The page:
Why is it that we tend to be the least kind to ourselves? Why are we willing to extend forgiveness to others and not to ourselves? I don’t have the answer to these two questions, but I do have a suggestion on how we can refocus how we see and treat ourselves. First and foremost, say what you mean, mean what you say, and don’t say it mean. We all have that constant narrative in our heads causing us to worry about whether we should or should not do something, how others may see us, or that we will fail. Now, what if we changed that mental movie to play something different? What if we saw ourselves as being born with “original blessing” instead of “original sin?” What if our only “sin” is seeing ourselves as separate from our fellow human beings? So if we treat ourselves and everyone else with kindness, our negative commentator will go away because we understand that there is no difference between us and the next person; we are all deserving of the same acceptance.
Furthermore, what if everything we said to ourselves and others was in perfect alignment with our behaviors? This is called integrity. When we tell someone we will meet them at noon and we show up at 12:15, we are out of integrity as our actions do not match our words. The great thing about integrity is that we can easily re-align ourselves with it. In the previous example, it would be as easy as apologizing, reaffirming to ourselves that we are people of integrity, and ensuring our further behaviors support that. This is a much kinder story to tell ourselves as opposed to beating ourselves up over being late or throwing integrity out the window because we were late one time and therefore, we may as well continue being late in the future because no one is going to trust us.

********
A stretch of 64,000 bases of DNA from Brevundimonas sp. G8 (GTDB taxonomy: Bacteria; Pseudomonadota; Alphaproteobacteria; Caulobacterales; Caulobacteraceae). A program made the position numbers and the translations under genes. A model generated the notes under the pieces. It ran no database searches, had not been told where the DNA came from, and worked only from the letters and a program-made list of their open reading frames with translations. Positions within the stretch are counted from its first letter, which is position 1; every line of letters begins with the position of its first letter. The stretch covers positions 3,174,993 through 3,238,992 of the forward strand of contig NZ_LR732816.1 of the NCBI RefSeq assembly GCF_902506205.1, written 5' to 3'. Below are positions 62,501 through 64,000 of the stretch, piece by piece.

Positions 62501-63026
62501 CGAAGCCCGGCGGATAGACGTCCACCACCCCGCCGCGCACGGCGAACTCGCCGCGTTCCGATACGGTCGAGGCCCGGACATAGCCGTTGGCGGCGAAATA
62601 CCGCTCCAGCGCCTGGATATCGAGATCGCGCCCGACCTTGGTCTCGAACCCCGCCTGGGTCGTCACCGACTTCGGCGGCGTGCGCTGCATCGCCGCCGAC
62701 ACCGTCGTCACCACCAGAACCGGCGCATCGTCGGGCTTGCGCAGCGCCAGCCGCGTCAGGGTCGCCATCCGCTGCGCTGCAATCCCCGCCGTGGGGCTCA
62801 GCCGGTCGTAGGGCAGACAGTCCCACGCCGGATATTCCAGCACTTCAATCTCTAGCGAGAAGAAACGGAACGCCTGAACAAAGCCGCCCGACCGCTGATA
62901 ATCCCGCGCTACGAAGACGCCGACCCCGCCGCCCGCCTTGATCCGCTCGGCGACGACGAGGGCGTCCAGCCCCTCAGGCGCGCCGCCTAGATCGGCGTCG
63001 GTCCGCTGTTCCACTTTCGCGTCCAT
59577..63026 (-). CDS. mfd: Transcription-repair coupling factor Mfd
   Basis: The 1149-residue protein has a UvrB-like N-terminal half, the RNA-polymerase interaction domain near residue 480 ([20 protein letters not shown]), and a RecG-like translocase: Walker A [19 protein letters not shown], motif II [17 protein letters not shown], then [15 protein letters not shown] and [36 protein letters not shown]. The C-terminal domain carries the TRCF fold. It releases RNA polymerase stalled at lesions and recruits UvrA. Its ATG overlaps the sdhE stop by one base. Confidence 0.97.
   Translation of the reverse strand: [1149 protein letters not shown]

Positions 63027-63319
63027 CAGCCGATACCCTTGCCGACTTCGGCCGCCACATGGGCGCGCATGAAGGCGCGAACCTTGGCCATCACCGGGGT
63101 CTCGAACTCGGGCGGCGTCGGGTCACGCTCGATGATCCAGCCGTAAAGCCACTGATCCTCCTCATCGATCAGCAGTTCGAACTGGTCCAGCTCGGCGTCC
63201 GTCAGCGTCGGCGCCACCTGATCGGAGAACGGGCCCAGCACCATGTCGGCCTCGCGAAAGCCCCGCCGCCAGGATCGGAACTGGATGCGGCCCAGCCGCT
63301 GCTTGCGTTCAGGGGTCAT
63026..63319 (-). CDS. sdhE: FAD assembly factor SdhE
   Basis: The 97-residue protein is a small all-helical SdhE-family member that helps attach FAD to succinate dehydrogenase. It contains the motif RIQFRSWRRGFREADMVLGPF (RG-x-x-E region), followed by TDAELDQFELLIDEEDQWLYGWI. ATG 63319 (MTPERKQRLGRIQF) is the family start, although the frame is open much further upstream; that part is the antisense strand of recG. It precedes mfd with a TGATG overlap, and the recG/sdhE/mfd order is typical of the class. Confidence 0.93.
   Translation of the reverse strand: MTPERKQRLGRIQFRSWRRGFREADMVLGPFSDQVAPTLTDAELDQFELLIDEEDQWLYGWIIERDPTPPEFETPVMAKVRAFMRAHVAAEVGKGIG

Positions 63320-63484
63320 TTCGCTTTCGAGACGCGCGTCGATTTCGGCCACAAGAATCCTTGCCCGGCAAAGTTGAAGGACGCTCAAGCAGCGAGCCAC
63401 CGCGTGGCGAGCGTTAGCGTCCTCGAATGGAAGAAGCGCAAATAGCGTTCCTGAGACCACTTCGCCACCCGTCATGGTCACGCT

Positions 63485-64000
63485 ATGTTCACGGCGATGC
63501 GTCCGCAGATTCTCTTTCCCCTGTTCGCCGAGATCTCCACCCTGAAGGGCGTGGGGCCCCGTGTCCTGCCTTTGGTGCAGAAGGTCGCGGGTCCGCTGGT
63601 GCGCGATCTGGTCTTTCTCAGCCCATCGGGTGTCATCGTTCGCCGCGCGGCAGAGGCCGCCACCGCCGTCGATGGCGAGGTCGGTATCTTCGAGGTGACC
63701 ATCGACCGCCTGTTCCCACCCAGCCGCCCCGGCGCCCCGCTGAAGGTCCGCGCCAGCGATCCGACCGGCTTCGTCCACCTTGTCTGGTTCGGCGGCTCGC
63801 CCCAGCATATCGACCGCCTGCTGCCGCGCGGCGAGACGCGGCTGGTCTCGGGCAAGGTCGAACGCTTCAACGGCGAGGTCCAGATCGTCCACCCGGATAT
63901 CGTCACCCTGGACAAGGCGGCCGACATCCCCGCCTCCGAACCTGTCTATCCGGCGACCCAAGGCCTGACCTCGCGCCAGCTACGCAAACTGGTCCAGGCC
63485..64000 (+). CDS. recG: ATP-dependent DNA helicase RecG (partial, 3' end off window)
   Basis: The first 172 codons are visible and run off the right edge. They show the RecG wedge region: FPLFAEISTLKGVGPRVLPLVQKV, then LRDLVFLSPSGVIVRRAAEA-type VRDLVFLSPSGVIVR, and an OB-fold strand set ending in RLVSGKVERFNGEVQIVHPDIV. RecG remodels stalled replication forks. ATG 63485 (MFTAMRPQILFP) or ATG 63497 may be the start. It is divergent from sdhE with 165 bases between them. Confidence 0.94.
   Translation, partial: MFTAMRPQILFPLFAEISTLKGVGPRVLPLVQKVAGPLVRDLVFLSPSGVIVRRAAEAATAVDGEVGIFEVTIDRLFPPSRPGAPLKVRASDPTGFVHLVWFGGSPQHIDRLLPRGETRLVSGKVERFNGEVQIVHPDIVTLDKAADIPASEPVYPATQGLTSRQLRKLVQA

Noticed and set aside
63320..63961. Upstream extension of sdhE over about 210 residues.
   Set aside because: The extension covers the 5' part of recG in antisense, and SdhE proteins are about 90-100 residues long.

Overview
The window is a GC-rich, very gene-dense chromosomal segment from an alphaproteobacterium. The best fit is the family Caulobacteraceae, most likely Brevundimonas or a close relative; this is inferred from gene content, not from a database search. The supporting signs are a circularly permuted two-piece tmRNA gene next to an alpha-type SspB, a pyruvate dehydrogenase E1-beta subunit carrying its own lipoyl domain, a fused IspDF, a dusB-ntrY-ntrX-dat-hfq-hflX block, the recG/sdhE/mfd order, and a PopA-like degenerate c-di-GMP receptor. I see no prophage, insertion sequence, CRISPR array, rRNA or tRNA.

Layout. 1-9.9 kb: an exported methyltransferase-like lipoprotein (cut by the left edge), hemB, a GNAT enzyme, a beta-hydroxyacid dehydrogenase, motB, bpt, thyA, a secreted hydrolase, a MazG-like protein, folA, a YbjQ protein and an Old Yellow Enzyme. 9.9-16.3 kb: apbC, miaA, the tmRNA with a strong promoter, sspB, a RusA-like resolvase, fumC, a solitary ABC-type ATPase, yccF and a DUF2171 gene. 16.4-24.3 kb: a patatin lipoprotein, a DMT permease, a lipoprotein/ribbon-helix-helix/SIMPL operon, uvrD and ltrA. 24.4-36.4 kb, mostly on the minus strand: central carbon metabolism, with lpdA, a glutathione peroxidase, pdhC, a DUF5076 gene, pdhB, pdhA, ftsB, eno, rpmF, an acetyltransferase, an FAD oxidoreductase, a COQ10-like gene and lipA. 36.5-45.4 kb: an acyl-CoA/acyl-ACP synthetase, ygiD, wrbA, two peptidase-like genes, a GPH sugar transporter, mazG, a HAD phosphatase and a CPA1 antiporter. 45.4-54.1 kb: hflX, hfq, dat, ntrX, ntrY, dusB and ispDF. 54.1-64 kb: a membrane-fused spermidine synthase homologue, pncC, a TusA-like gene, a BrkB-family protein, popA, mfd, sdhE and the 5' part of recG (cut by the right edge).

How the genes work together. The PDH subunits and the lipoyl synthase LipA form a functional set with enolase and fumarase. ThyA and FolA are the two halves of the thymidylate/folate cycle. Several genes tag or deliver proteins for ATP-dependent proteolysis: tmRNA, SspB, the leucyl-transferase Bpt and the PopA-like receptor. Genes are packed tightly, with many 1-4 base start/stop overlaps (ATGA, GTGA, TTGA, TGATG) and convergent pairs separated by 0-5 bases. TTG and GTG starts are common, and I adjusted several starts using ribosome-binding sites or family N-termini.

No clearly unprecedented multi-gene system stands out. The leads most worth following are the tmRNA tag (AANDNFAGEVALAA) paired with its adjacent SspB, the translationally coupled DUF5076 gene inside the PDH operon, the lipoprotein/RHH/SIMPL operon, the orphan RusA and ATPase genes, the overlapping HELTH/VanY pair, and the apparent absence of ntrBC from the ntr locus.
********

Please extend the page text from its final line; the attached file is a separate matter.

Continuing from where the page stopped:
In a book called White Hot Truth, the author says, “We think contradictions indicate hypocrisy. Sometimes hypocrisy is a lesson in strengthening our integrity.” What she means is that when we change our behavior, it doesn’t make us hypocrites, it means we are growing and we change our behavior accordingly. So, next time you do something that you know you never would have done 5 years ago, don’t label yourself a hypocrite, praise yourself for having a growth mindset!
I hope we can all see how small changes in thinking can create big changes in outcomes. So the next time we think back to our previous actions, let’s do ourselves a favor and be kind, give ourselves grace, and acknowledge ourselves as the learning, loving beings we are.